Emmy awarded to Seton Hall employee

Seton Hall’s TV Studio Manager and Departmental Engineer, Albin Wicki, was awarded a 2012 New York Emmy Award for his work on Yankees Baseball- YES MO.

Wicki was part of the team awarded by the New York Chapter of the National Academy of Television Arts and Sciences for Technical Achievement, because of the specialty camera they used when shooting the program for the YES Network.

“I do not consider that we were ‘up against’ anyone, it is simply that we were recognized for the job we did with that specialty camera,” Wicki said. “At the time, there were very few of them in existence.”

The team he worked with used an “extreme slow motion” camera to shoot Yankees games aired on the network, according to Wicki.

“A normal television camera records signals at 30 frames per second, this camera records video at various rates up to 1200 frames per second,” Wicki said.

His team discovered the best speed to shoot baseball at was 480 frames per second.

“It gives the best image while allowing reasonable time for rendering, transferring and then playing back on the air in a live game situation,” he said. “As an example, you can clearly see the laces on the ball spinning during the replay of a pitch, or the bat bending when making contact with the ball, or grains of dirt clearly flying in the air when a runner slides into base.”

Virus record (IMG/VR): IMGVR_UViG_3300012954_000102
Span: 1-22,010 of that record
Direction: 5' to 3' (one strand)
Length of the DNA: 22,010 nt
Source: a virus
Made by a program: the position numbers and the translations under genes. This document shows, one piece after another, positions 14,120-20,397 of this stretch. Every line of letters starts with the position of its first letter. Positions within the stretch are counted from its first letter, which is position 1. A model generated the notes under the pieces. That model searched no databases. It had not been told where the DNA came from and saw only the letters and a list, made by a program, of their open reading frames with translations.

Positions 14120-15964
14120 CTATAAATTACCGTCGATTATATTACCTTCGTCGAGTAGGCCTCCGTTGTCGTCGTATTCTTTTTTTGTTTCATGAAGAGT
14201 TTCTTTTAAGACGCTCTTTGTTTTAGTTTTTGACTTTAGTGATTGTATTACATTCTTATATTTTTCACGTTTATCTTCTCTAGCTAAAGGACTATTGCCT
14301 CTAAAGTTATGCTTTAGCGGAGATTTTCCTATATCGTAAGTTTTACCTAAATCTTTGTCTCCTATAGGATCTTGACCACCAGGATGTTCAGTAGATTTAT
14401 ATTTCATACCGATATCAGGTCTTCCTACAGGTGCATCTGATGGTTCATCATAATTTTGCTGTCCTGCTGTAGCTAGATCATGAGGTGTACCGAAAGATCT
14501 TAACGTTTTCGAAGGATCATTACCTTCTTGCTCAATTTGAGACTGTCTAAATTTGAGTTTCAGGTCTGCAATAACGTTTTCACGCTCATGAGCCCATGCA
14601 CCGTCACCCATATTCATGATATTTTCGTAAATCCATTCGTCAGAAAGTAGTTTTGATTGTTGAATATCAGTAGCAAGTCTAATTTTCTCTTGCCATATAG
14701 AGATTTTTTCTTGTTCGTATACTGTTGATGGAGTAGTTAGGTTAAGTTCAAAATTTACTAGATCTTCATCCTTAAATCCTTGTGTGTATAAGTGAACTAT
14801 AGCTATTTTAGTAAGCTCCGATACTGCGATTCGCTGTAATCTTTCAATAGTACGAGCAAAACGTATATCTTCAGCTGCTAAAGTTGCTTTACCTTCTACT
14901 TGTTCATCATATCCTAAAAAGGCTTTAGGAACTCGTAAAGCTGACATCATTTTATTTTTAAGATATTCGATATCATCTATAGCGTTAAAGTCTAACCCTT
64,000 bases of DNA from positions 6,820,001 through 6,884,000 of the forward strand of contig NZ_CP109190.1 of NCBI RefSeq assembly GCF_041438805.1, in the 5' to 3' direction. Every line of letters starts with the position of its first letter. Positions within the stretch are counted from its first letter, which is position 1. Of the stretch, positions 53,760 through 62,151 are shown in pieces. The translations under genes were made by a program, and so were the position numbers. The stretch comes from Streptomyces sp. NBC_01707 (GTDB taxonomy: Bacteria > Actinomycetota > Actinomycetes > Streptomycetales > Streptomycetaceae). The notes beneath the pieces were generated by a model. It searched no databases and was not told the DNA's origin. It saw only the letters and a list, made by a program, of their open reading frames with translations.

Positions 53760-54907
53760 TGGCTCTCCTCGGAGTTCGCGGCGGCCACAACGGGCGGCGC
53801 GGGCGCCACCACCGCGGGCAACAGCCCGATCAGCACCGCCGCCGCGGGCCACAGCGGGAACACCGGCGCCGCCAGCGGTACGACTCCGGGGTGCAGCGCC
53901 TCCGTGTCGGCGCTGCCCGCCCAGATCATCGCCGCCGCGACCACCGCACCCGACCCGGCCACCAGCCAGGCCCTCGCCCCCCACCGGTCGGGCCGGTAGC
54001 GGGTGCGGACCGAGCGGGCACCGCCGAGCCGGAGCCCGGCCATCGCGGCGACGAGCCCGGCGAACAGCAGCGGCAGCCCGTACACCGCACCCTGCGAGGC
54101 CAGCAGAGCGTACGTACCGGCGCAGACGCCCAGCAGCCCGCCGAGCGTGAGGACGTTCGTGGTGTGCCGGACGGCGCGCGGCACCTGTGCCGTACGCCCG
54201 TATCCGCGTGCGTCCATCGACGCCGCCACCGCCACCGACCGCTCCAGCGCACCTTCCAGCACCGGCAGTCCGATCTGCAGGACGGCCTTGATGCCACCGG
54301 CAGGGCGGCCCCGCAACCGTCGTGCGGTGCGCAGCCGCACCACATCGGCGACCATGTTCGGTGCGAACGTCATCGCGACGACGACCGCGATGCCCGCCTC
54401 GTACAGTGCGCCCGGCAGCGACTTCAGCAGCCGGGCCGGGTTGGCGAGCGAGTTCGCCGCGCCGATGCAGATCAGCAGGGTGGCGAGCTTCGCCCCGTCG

When a replay is shown using this speed on the network a “YES-MO” image appears on the screen to identify the camera as the one the team originated.

Wicki said that winning the Emmy was not the most rewarding part of his career in TV Engineering though.

“I am very blessed to be one of very few people in this world who look forward to going to work,” Wicki said.”I would not still be at Seton Hall after 32 years if I didn’t enjoy my job.”

Wicki said the support from the University and his colleagues has made his job enjoyable throughout the years.

He has been at the University since 1980. His primary duty is to install and then maintain all aspects of the Television facility, located in Fahy Hall.

“The facility is primarily curricular in nature, but it is essential that it be current in technology to present to our students the best possible education,” Wicki said.

Wicki also expressed his gratitude for being able to work on programming with the New York market and on networks like YES, in his spare time.

“Personally, I enjoy the experience of working on these shows and I like being able to bring what I learn on the outside to our students here at Seton Hall,” Wicki said.

Erin Williams can be reached at erin.williams@student.shu.edu.

Author: Staff Writer

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